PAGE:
Dear Gemba Coach,
My managers are focused on monthly sales and quarterly profits – how can a lean guy like me interest them in quality?
Well, sales and profits are not a bad place to start – the question is: What is their theory about sales and profit? The lean approach to recurring sales is sales productivity: customer’s average basket size and repurchase. Sustainable sales derive from customer loyalty. Loyalty comes from satisfaction.
Customer satisfaction → customer loyalty → recurring sales
What, then are the key drivers to satisfaction? Again, in lean, we’re looking at three core components to customers satisfaction:
- Design performance: is the product or service design hitting the right spot both in terms of delivering the basic function customers look for, and in fitting the spirit of the times?
- Quality delivery: is each product or service achieving the promise made to customers. How is design realized in production to actually deliver 1) safely, 2) precisely, 3) quickly, and 4) nicely
- Price competitiveness: is the product or service reasonably priced compared to its competitors (list price, not discounted price with promotions and rebates)?
Now the lean trick is that price competitiveness is achieved through design performance (and, in particular, capital productivity from design allowing a more thorough use of existing CAPEX) and design performance is gained through quality delivery: We learn to improve the design from studying every quality fail.
Quality delivery → design performance → price competitiveness
For people obsessed with an accounting view of the firm, it’s easy to see quality as a normal cost of doing business. Quality has a cost that is the cost of non-quality (throwing away rejects and reworking defectives) to which you add the cost of achieving quality (inspections, controls, audits, etc.). On the gemba, I’ve often seen the cost of non-quality reach up to 2% of sales, which in many low-margin businesses is significant as it comes straight out of the bottom line.
But although financiers are easily persuaded the cost of quality should be reduced, they simply don’t know how. All they know is giving targets line by line to reduce defectives and reduce inspection. As they have no systemic understanding of what creates quality in the first place, the cure is often worse than the disease, adding to operational problems rather than improving things.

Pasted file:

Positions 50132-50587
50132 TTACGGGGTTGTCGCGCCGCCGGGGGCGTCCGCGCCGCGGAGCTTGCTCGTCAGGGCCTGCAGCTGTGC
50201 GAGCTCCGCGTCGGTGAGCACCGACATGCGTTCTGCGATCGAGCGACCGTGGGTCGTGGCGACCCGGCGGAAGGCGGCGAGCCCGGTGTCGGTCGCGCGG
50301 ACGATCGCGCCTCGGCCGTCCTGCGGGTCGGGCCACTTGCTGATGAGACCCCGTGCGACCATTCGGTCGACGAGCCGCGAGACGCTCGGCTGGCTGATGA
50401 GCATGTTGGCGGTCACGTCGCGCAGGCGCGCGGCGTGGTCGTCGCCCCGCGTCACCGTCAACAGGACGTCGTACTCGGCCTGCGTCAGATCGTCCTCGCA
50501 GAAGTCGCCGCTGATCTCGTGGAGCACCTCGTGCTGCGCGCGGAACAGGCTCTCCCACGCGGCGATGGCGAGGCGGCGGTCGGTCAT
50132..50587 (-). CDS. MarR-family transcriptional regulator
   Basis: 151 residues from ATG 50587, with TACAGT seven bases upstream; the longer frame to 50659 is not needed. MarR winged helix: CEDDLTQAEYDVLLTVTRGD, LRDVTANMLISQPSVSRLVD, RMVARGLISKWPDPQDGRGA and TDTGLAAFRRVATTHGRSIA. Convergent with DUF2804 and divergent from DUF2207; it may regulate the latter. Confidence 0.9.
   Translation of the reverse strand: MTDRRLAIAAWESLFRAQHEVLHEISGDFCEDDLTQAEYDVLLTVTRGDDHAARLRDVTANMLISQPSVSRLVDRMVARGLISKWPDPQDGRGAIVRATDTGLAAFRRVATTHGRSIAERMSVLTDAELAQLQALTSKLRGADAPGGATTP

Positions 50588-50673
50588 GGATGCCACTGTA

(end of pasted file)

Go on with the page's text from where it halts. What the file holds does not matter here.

Steaks or Two Smaller Cows?
A company is an integrated system (as in, cut a cow in half and you get steaks, not two smaller cows) so solving quality problems means pulling the thread and unraveling the causes through the entire system to understand where the problem really comes from. In general, processes are doing fine for run-of-the-mill jobs, but controls are often at the wrong place, which creates silly instructions and overburdens weak areas – leading to failures. In complex systems, causes are rarely found close to their symptoms.
I was on a hospital gemba recently with the CEO and many of the errors we investigated came down to scheduling problems. For example, one nurse administered the wrong medication to a patient simply because the container was empty and without realizing it she took the next product (which looked similar) – never realizing her mistake (luckily, in this case, the doctor realized the patient was not reacting as expected, and they corrected the situation). Very generally, a 5-why investigation will lead you down the path of: